On Thursday morning at 4:00 am the Armenian Cultural Center building adjacent to St. Gregory the Illuminator Armenian Church was set on fire. The center housed the church offices, Sunday school, and the offices of numerous organizations including The Genocide Education Project.
Police and Fire Department officials examining the charred interior said they found evidence of at least 3 locations in the building where fires were set.
The arson attack comes less than two months after San Francisco’s KZV Armenian-American school was attacked with profane and threatening anti-Armenian, pro-Azeri graffiti across the length of its front wall. The community and public officials surmise the two crimes and their perpetrators are connected.
The damage was extensive, including direct fire damage to major sections of the building and severe smoke damage to the remainder. It is yet unclear whether any of the substantial educational materials in the GenEd office can be salvaged. The building also houses the Hamazkayin Armenian Cultural Society’s large library of Armenian subject-matter books, many rare and out of print.
Through the years, GenEd held numerous events in the Center, including a full-day professional development workshop in 2017 for educators from across the nation, as part of the National Council for the Social Studies annual conference. Attendees gathered to learn how to teach about the Armenian Genocide, take an educational tour of St. Gregory Church, and enjoy an Armenian meal prepared by the church’s Ladies Auxilliary.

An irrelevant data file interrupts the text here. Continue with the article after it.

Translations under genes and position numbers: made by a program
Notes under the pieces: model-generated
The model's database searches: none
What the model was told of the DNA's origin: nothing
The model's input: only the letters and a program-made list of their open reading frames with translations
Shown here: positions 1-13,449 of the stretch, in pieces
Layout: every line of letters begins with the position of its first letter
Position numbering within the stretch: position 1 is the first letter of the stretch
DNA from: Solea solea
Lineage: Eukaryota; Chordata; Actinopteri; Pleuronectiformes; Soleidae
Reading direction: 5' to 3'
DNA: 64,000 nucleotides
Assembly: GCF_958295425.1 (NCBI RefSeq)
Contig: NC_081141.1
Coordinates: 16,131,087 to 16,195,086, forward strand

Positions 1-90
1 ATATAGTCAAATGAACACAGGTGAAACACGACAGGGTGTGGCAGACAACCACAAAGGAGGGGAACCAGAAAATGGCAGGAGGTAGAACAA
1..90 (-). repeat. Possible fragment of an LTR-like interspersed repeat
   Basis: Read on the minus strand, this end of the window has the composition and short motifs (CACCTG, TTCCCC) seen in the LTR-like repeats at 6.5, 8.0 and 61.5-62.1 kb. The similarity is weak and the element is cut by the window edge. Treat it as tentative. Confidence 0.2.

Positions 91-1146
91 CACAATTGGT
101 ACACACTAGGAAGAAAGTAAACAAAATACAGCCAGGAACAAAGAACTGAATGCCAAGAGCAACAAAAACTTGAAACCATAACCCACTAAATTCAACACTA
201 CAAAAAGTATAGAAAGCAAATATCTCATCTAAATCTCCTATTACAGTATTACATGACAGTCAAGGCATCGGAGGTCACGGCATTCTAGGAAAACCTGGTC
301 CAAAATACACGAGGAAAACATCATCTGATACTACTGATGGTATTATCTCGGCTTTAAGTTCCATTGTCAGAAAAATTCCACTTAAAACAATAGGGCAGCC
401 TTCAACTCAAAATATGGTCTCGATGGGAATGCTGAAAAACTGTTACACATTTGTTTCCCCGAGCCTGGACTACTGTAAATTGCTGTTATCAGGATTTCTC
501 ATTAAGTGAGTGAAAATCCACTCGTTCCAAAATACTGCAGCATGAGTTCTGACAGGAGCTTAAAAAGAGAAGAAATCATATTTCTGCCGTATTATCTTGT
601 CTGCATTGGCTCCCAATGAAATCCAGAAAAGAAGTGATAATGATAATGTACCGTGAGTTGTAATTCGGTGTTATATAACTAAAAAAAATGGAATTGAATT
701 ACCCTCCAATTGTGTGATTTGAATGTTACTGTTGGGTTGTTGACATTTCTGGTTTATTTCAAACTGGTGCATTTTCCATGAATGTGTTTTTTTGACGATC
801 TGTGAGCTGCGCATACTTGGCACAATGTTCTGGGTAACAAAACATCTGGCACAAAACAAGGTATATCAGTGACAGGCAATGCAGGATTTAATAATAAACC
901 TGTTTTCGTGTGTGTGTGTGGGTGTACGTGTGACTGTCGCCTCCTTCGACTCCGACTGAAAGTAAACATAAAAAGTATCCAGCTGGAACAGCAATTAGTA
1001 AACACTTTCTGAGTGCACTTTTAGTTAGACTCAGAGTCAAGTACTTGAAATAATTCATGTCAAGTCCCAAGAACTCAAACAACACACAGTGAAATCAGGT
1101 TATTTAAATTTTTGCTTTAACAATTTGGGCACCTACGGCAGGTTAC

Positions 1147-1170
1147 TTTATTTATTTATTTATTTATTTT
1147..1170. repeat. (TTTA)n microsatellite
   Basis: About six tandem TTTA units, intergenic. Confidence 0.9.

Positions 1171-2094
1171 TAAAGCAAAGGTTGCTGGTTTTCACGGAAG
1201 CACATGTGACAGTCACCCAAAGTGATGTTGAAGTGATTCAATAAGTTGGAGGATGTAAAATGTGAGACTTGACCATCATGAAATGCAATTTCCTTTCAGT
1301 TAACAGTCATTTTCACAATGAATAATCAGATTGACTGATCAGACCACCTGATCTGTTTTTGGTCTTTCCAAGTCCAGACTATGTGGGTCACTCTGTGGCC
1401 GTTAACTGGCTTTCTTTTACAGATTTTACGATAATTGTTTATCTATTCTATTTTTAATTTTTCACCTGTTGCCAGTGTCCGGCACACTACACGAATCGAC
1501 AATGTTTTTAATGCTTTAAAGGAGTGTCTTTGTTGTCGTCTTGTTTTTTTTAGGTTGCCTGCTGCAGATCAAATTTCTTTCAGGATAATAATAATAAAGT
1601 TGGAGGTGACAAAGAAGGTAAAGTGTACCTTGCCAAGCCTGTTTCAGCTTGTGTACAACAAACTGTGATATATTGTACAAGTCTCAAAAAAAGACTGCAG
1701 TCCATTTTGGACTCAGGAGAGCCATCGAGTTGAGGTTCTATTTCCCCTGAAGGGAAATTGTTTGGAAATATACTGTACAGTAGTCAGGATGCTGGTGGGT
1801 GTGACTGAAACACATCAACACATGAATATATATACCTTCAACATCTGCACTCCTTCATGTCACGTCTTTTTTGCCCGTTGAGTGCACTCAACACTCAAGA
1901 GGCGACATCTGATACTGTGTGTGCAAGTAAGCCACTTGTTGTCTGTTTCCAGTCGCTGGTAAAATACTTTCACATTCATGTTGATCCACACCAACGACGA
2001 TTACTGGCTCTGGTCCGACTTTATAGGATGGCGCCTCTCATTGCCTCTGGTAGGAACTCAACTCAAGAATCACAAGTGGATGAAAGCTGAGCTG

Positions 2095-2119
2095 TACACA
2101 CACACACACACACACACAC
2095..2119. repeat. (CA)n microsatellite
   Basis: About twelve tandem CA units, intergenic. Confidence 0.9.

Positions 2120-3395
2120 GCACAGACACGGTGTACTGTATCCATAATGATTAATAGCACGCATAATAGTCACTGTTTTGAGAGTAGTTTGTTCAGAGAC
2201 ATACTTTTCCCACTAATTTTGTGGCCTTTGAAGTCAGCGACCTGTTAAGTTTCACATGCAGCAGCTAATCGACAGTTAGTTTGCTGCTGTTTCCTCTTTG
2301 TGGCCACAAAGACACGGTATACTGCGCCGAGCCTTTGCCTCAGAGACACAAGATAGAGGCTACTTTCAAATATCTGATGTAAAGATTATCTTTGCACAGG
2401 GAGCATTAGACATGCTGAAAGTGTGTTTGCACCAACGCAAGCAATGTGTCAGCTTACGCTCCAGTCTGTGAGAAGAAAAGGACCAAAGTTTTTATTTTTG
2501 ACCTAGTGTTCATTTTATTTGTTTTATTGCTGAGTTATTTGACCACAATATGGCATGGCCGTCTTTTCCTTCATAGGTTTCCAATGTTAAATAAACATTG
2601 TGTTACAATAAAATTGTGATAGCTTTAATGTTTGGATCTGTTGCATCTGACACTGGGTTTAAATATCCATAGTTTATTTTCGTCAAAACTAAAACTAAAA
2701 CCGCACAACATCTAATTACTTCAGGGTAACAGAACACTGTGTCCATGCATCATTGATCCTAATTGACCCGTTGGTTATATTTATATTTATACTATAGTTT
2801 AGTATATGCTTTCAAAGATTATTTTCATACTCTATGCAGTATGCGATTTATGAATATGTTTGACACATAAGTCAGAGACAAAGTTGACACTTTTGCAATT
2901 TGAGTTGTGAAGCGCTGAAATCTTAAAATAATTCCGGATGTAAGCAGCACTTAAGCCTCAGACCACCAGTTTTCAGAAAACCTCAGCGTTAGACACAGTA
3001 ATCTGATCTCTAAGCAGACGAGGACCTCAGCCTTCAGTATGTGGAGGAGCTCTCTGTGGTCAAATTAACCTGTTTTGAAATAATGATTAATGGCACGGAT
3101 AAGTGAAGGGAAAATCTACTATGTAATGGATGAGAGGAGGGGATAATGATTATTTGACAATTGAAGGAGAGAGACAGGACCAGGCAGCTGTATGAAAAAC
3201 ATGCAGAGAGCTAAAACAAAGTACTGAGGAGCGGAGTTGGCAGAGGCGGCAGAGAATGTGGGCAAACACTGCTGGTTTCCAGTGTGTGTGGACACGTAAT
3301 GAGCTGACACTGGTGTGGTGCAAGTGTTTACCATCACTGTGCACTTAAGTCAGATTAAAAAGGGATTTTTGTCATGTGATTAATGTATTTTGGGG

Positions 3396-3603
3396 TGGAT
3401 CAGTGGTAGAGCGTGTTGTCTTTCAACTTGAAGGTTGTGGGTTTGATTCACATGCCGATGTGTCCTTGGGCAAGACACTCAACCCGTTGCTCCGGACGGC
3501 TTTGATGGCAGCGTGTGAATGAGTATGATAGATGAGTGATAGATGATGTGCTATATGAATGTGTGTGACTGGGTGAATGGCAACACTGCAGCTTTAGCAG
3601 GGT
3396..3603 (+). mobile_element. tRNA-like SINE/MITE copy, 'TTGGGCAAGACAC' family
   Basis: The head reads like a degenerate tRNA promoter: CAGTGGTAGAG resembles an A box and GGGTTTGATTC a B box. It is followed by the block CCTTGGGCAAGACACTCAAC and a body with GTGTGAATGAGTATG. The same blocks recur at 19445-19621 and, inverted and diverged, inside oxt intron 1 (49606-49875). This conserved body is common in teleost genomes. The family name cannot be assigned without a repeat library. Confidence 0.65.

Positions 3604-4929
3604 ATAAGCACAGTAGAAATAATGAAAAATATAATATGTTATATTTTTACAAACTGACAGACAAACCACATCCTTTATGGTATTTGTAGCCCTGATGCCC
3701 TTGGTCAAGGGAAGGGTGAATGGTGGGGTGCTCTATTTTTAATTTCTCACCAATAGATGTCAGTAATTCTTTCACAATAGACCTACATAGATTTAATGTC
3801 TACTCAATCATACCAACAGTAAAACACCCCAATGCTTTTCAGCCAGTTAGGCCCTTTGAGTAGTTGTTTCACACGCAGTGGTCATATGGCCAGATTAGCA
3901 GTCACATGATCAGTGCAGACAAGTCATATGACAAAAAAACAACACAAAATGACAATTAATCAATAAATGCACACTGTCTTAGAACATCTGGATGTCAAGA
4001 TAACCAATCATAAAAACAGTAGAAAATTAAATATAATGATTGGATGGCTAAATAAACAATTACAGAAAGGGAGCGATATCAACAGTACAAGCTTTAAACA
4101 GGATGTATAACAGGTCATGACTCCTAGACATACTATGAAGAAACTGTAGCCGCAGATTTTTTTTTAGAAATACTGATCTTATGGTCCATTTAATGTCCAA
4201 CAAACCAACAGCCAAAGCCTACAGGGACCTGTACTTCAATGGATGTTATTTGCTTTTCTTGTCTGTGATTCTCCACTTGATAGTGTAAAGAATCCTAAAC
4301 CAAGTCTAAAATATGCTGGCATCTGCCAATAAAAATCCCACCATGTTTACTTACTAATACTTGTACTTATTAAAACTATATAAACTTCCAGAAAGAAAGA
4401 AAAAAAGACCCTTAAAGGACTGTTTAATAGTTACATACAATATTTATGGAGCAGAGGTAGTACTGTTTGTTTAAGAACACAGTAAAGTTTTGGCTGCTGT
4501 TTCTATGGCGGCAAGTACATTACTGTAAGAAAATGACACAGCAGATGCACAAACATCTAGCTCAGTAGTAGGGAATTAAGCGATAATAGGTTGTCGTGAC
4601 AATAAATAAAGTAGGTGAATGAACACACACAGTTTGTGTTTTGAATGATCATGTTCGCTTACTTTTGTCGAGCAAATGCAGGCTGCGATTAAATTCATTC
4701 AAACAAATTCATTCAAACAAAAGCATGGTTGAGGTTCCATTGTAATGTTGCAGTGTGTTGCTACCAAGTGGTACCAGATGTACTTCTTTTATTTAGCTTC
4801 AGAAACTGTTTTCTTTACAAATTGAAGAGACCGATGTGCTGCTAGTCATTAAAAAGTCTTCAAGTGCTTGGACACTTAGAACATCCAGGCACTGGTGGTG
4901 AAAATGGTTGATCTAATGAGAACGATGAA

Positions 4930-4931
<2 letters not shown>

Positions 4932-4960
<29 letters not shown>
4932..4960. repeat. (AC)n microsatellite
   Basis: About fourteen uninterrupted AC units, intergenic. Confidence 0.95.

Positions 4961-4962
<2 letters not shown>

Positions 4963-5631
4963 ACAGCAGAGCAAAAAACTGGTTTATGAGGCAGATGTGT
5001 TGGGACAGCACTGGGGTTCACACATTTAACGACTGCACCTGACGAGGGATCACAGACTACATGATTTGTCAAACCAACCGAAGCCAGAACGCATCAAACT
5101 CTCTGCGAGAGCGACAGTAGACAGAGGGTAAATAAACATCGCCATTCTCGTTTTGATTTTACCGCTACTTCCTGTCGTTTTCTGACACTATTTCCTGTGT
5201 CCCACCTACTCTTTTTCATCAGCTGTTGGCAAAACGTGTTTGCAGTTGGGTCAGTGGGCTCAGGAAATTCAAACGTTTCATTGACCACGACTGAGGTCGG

“Fifteen years ago, I first entered the Armenian Cultural Center to meet GenEd founders Roxanne Makasdjian and Raffi Momjian and sign on to become GenEd’s first Education Director,” said Sara Cohan. “I remember feeling at home in this little Armenian oasis filled with books about our history and the smell of Armenian coffee wafting through the halls. That beautiful home for so many is now ash because of hate and intolerance—the concepts I have tried to counter through educational initiatives throughout my career.”
The burning of the Armenian Cultural Center marks the amplification of hate crimes against Armenians in the United States and is part of a pattern of crimes targeting Armenian communities internationally. Armenian schools and landmarks in the U.S. have been desecrated, and in 2017 Armenians peacefully protesting in Washington, DC were attacked and beaten by Turkish presidential guards and Turkish-Americans.
Roxanne Makasdjian, the Executive Director of The Genocide Education Project, said “This will not deter us from our mission to teach about the history of genocides and the impact of genocide in subsequent generations. It is an example of patterns of hate that continue against victims of genocide and mass violence when perpetrators are not brought to justice.”